Tue. Feb 20th, 2024

On this International Day of Education 2024, UNICEF acknowledges the significant progress made in providing access to education for 7.2 million children in humanitarian settings across Nigeria, thanks to collaborative efforts with the government, donors and partners. However, alongside this recognition, the children’s agency highlights the need for concerted efforts to enhance school safety in Nigeria.

A recent evaluation indicates that, on average, only 43% of the Minimum Standards for Safe Schools are being met in about 6,000 assessed schools. This finding particularly highlights challenges in ensuring the safety of school infrastructure and in mitigating risks such as violence, conflict, and natural hazards.

Ms. Cristian Munduate, UNICEF Nigeria Country Representative, notes, “While Nigeria has shown a commitment to creating safe school environments through endorsing the Safe Schools Declaration and developing the Minimum Standards for Safe Schools, there is room for further progress. On this important day, we are reminded of the collective responsibility we share in safeguarding the educational environment for every child.”

The theme of the 2024 International Day of Education, ‘learning for lasting peace,’ reminds us of all of the crucial role that education plays in promoting peace and stability. It serves as a reminder to all stakeholders – including federal and state governments, development partners, civil society, communities, and educators – of the importance of providing safe, secure learning environments.

“Education is a key driver of gender equality, economic growth, and social development, sadly it remains inaccessible to many Nigerian children. Their educational journey is often disrupted by attacks on communities and schools, including the abduction of students. These challenges are particularly acute for adolescent girls, potentially stalling the progress made in girls’ education in Nigeria.” Munduate added.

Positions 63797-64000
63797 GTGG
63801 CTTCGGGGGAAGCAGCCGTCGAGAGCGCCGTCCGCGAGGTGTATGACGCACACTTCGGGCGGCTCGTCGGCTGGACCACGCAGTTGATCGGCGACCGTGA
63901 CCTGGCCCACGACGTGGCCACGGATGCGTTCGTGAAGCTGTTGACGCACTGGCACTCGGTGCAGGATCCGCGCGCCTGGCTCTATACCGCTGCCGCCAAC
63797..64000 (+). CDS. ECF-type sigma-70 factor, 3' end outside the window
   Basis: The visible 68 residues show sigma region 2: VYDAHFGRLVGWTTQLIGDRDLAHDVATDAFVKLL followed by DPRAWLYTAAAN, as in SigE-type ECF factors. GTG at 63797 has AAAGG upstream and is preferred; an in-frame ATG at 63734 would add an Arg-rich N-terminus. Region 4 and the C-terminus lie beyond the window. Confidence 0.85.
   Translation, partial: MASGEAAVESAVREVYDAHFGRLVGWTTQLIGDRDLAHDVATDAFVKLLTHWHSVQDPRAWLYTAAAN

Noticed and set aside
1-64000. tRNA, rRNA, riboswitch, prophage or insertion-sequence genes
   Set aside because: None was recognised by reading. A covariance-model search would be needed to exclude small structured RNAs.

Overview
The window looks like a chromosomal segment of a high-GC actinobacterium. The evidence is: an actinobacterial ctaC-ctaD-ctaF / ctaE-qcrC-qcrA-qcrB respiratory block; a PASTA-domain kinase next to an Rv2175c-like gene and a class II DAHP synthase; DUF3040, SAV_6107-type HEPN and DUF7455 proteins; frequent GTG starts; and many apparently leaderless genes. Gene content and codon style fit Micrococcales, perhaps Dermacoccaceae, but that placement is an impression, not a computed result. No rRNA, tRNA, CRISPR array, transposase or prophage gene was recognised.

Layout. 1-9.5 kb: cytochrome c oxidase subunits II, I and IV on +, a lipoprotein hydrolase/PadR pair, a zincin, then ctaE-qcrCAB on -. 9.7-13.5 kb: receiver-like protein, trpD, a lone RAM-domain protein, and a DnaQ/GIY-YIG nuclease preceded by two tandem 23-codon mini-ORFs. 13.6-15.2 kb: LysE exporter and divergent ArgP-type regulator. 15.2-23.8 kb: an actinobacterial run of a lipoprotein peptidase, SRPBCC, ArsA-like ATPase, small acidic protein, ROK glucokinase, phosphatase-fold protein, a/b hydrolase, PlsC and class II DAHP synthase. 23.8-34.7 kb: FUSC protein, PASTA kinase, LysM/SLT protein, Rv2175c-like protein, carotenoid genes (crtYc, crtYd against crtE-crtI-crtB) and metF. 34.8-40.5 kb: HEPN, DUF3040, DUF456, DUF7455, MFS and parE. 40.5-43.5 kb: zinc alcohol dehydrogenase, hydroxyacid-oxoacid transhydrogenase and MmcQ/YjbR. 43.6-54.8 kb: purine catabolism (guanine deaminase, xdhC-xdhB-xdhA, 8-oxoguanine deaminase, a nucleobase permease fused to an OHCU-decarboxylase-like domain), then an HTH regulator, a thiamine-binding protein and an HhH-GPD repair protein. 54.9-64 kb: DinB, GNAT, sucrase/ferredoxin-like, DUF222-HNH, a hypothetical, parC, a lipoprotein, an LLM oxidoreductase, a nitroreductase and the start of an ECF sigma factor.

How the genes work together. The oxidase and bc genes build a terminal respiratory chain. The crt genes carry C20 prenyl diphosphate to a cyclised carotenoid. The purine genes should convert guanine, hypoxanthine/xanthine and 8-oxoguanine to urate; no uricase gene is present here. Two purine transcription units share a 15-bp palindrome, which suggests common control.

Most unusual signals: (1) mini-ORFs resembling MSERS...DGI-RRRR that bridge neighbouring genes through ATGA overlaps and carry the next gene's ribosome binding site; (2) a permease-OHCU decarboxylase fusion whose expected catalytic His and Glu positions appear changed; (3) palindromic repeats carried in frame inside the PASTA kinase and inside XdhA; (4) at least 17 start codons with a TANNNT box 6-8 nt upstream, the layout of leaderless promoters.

Recent attacks on schools, particularly in the North-East and North-West regions in 2021, have led to learning disruptions for over 1.3 million children, necessitating precautionary school closures. This highlights the urgency of addressing school safety comprehensively.

UNICEF calls for a multi-sectoral approach to improve school safety, informed by the performance of states on the Minimum Standards for Safe Schools. This approach should include comprehensive planning, coordination, and adequate resource allocation, especially in states with higher risks.

To complement these efforts, UNICEF emphasizes the importance of alternative learning platforms, such as the Nigerian Learning Passport. This digital platform, with over 750,000 users, offers curriculum-aligned materials and is crucial for ensuring continuity of education, especially during school closures.

UNICEF remains committed to working with the Nigerian government, donors and all partners to ensure that every child has access to a safe, inclusive, and quality education.

Distributed by APO Group on behalf of UNICEF Nigeria.

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